NEW! This replaces the Tier 2 program, Legacy grants are for requests more than $250,000. If you are in need of a Legacy grant, please connect with a program officer as soon as possible.

What are Legacy Grants?

This is the Foundation’s large grant program, providing awards of more than $250,000, for capital projects, programs of strategic importance, and innovative solutions to issues of community or statewide importance. Inquiries may be initiated by an organization with a history of successful community collaboration and project management.

Tips for your application

The ask.

Connect with a program officer before submitting a Letter of Inquiry. We’re here to help!

Enlist partners.

You will likely need multiple funding partners for large-scale projects such as new or renovated buildings. The Foundation will consider first-in funding when appropriate. 

Start small.

First-time applicants should start with a Tier 1 request, found here.

Know what we fund.

Legacy grants fund significant capital projects such as new and renovated buildings, programs of strategic importance, and innovative solutions to issues of community or statewide significance. We generally do not fund salaries or areas of government responsibility such as roads and K-12 schools.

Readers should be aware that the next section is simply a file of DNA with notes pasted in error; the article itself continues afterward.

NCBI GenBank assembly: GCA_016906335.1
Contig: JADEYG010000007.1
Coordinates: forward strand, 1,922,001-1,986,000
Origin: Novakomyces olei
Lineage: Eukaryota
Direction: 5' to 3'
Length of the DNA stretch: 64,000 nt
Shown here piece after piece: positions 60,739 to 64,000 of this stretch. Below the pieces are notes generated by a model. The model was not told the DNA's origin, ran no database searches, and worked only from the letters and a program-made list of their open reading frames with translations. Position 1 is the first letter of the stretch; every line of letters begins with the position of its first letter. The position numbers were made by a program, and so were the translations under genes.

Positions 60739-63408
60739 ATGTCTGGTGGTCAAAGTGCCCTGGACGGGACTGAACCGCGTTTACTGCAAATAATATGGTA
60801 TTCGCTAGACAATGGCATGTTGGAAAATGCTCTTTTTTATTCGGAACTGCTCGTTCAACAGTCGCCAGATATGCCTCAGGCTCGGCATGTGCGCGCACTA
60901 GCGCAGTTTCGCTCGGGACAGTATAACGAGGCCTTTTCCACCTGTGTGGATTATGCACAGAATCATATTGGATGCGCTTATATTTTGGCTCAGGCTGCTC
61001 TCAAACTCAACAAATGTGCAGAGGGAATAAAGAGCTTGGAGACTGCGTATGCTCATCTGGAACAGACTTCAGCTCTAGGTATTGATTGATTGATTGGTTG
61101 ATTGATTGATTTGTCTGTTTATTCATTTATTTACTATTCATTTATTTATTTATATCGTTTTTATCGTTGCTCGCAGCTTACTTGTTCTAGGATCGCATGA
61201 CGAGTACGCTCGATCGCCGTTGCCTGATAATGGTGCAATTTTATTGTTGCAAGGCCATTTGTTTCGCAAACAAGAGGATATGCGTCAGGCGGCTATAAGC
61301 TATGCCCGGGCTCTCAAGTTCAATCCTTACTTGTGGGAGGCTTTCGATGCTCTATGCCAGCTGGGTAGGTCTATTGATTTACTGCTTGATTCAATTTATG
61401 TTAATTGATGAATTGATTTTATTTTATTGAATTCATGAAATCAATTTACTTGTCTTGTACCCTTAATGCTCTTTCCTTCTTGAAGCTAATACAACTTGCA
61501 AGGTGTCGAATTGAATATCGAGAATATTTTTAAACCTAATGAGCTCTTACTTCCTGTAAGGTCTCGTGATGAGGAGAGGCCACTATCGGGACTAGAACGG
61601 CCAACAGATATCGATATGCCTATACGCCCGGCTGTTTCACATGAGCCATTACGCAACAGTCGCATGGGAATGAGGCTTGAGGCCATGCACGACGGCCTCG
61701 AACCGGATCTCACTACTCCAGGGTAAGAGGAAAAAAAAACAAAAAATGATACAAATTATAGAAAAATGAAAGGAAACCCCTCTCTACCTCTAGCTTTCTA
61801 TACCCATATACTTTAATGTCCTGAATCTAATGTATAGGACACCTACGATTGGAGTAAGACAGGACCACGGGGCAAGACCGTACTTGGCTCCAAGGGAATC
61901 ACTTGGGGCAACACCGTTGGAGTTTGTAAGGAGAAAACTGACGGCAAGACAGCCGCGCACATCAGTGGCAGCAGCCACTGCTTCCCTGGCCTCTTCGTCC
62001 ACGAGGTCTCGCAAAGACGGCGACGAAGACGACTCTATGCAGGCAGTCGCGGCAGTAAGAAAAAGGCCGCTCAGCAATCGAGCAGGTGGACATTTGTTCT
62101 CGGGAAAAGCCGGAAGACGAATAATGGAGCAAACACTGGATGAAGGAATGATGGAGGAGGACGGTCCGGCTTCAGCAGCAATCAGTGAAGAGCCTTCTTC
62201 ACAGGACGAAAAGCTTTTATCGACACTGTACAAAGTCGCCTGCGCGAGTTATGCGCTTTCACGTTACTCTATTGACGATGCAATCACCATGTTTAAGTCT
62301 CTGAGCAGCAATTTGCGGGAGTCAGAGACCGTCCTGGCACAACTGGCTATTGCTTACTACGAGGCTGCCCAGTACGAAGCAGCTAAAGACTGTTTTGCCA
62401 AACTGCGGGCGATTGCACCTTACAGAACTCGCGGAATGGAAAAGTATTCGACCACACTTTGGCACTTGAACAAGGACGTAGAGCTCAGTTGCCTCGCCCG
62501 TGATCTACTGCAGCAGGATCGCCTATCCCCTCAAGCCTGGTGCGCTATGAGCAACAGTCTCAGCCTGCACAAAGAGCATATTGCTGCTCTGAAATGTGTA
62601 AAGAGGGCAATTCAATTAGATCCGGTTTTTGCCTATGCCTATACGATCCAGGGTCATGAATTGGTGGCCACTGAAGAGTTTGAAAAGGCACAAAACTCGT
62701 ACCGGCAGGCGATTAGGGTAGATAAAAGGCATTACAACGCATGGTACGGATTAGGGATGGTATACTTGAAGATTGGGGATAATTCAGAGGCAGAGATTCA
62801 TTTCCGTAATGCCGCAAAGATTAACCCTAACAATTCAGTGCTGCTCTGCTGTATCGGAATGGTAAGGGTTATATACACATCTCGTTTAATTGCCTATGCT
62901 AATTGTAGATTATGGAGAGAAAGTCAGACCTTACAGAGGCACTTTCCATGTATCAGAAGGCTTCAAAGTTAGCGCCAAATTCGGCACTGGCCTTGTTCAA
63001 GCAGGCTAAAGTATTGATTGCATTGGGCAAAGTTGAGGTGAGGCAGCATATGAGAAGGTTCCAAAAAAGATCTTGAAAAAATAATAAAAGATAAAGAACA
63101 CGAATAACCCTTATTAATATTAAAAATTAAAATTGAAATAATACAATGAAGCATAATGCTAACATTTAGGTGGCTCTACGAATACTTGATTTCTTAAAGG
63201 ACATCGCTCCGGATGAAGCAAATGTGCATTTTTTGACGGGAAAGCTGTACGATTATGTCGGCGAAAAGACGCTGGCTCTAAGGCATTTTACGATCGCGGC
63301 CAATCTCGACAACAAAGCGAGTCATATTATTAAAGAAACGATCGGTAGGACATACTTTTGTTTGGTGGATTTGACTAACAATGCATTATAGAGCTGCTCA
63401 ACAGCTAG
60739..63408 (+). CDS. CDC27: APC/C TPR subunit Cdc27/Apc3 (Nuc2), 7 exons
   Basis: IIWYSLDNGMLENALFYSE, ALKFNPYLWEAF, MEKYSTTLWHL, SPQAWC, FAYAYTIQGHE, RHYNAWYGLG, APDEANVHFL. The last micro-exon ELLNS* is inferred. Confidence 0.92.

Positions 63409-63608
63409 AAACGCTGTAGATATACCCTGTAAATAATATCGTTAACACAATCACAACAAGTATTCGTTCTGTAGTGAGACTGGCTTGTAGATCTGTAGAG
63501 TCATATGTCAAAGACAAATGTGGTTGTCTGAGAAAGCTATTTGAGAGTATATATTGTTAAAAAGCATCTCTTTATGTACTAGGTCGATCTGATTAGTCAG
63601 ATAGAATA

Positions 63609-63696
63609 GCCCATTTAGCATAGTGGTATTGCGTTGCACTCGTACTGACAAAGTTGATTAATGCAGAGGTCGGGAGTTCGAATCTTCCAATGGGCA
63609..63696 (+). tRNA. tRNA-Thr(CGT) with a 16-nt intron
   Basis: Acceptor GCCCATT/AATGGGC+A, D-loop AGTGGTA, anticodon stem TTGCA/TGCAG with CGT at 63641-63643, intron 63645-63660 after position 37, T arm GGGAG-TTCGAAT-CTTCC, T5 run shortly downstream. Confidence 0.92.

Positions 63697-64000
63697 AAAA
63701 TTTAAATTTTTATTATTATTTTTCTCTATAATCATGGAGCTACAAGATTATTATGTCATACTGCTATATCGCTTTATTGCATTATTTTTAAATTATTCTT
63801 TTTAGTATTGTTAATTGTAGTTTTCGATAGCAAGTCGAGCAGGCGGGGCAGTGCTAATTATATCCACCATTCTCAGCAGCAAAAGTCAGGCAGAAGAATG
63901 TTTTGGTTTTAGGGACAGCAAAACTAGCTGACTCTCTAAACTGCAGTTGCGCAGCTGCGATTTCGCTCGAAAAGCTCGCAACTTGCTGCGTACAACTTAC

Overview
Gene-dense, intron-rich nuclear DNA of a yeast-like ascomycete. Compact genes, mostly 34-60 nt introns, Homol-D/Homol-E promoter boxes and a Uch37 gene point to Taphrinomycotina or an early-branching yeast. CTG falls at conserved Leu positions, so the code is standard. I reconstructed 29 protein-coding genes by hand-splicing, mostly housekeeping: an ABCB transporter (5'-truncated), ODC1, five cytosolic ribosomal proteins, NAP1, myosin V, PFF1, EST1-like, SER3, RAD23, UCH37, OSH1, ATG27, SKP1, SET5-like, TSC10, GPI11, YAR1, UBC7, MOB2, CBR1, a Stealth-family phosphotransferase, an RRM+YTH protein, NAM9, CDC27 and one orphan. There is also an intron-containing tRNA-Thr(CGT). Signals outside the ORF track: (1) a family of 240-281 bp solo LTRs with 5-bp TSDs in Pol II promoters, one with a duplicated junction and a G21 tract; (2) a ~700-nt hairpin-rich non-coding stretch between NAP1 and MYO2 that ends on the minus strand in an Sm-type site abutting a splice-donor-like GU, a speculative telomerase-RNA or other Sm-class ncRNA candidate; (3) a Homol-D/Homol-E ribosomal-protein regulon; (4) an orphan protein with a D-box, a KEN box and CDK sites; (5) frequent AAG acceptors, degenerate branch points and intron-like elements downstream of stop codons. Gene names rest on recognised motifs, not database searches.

Must haves.

Be prepared to share information on your history, mission, services, and leadership. Organizations must have current financials and nonprofits must demonstrate 100% board giving to qualify for a Legacy grant.

Make a plan.

Partners are expected to engage in pre-development conversations and strategic planning before launching a major project. This includes securing additional funding and creating a sustainability plan. Successful projects involve engaged partners and strong community support.

All about Legacy awards

Organizations must be actively working in Alaska. Eligible organizations will either be an established 501(c)(3) (and classified as “not a private foundation”), or a local or Tribal government. Faith-based organizations may be eligible if their project has broad community impact. For nonprofit organizations, the 501(c)(3) status must have been obtained at least one year prior to the date of application, and at least one completed fiscal year of financials should be available. Individuals are not eligible.

An organization may have one active Legacy or Community Support grant at the same time as a Tier 1 grant, provided they are for different projects.  

Rasmuson Foundation does not fund organizations that discriminate against any individual or class or individuals based upon any characteristic protected by applicable federal or state law. 

Legacy grants support capital projects, programs of strategic importance, and innovative solutions to issues of community or statewide significance. Examples of projects: